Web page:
Len Reinhart: Yeah, it was something, the fee based concept. As I said most the people we worked for didn’t understand our business. It was so different than the commission business, but all of a sudden, it was extremely profitable. We didn’t have lawsuits. And so our management started to feed us. You know, meaning, it wasn’t hard, we were growing to 25% a year. So you know, it was easier to, for us to get funding from the mother companies we were working for at any given time. So that really became a key as and then like, just like when all the fast food restaurants are on the same street, they all do more business. The same thing happened, as all the other firms were watching this, we got to be in the fee based business. You know, we’re thinking, oh, that stinks. It’s gonna be awful. And now we got to compete with all these people, actually, that’s when the business exploded. When everybody else condoned what we were doing, you know, that’s when our management would say, “Okay, we’re gonna give you twice as much money as we gave you last year.” And we had to explain you don’t, you don’t understand everything in managed money is a year delayed, you know, yeah, we can add more salespeople, but it’s gonna take us a year to get them up to speed before they bring in accounts and advisors. So it’s a very slow process in managed money, unlike doing a hot deal in the commission business. You know, it takes a long time. I remember one point we were owned by American Express and the CEO was Jonathan Linen. And he got me up there. And I was actually helping him with his own personal assets. And we were starting to manage it. And he said, okay, Len, this is so phenomenal, let’s raise your budget two or three times. And I kept saying, you’re gonna be disappointed in the first year. Yeah, we’re gonna do 25% this year, if you give us that or not. Now, if you give us that, year or two, after that, three, you’re gonna see that accelerate from 25 to 30, maybe even 40%. But it’s, you’re gonna be, there’s no immediate reaction to more money for us. And that was a difficult thing for people to get.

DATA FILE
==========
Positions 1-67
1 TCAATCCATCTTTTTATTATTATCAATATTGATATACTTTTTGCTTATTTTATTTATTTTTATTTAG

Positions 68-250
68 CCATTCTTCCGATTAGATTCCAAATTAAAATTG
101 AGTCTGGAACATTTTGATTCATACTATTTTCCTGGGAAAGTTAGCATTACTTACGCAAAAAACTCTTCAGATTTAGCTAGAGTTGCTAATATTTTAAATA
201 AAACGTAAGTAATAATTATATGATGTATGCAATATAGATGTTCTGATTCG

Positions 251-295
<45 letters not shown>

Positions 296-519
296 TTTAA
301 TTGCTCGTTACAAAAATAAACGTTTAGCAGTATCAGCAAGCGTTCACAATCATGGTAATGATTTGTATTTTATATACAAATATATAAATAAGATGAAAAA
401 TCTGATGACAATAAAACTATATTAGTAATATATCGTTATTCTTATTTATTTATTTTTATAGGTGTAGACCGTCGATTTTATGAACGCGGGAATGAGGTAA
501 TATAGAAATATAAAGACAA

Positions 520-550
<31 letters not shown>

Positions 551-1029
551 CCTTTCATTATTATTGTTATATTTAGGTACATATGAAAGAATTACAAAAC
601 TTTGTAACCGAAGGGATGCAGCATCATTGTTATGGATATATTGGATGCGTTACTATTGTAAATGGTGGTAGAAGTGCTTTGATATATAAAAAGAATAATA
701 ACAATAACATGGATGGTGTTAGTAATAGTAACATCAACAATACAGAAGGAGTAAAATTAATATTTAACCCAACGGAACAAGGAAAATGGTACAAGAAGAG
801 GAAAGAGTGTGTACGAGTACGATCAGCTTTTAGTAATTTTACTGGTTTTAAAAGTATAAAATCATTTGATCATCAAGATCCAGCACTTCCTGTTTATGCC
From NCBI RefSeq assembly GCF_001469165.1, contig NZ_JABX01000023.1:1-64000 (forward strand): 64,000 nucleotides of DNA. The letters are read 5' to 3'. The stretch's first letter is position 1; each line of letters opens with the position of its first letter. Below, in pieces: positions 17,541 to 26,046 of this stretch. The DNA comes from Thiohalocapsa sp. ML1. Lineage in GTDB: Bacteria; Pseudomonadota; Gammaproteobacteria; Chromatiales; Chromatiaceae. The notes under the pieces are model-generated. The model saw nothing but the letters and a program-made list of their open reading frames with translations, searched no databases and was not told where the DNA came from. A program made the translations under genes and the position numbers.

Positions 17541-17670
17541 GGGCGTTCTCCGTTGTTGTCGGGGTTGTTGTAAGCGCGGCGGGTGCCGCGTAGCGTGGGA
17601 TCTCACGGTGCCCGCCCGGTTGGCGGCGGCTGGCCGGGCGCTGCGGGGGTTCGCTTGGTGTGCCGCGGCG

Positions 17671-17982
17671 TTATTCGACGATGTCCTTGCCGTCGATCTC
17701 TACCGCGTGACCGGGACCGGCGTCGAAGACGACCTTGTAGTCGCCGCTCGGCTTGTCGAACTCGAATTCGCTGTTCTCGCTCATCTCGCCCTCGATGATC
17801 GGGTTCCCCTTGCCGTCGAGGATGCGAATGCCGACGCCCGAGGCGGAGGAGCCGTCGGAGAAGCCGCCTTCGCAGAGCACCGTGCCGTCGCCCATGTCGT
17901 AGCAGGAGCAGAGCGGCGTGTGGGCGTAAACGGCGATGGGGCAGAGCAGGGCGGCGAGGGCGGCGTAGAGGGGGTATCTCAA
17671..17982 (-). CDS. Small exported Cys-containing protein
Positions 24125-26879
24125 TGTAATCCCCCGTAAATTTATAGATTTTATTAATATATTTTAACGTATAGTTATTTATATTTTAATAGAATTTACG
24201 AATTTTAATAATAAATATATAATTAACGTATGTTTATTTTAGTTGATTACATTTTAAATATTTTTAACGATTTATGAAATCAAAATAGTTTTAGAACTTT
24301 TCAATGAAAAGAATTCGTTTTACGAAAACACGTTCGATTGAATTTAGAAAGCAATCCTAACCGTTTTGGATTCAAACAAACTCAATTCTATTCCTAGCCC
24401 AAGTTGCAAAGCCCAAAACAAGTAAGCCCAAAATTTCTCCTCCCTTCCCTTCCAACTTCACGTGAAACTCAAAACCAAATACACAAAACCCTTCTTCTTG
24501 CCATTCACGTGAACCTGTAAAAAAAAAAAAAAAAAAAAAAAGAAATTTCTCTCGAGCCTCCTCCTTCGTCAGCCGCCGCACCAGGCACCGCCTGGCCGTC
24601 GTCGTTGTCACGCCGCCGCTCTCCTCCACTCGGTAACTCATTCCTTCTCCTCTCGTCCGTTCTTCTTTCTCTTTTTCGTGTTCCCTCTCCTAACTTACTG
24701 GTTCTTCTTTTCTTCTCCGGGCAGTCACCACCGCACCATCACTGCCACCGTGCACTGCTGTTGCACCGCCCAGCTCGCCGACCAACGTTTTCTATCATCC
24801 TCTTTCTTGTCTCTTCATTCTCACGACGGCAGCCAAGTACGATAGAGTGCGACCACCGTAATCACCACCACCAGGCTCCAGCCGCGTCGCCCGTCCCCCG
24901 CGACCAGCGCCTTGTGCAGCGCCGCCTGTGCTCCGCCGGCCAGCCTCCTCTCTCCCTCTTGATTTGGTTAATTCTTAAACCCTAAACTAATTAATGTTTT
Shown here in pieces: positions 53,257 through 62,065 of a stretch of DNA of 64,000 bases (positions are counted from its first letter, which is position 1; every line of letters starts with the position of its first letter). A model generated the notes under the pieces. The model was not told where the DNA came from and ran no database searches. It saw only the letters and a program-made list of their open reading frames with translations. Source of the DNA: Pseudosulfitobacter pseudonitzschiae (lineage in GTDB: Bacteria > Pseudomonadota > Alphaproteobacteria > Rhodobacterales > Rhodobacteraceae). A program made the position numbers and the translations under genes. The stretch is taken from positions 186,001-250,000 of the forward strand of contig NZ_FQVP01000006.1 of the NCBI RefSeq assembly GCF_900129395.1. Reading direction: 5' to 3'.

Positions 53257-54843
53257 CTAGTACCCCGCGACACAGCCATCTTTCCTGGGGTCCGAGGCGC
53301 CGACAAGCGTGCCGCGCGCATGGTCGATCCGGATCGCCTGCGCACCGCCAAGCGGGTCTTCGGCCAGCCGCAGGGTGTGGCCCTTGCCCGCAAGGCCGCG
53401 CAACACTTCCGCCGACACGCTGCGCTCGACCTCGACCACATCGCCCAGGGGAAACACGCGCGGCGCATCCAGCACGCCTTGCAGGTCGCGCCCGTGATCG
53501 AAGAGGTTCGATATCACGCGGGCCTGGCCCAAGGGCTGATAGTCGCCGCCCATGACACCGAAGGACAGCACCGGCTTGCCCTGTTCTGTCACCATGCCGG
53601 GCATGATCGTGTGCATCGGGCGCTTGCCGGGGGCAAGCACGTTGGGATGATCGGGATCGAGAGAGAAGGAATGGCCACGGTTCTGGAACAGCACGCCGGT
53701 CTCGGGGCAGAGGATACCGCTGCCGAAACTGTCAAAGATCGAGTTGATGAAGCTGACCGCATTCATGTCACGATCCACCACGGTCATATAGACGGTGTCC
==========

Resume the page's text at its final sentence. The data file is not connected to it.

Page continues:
Jack Sharry: So you made it happen. You guys are now growing and 25% sounds pretty, pretty good clip to me. How did that result in Pershing? As I recall you, I think there was a bit of an auction that went on.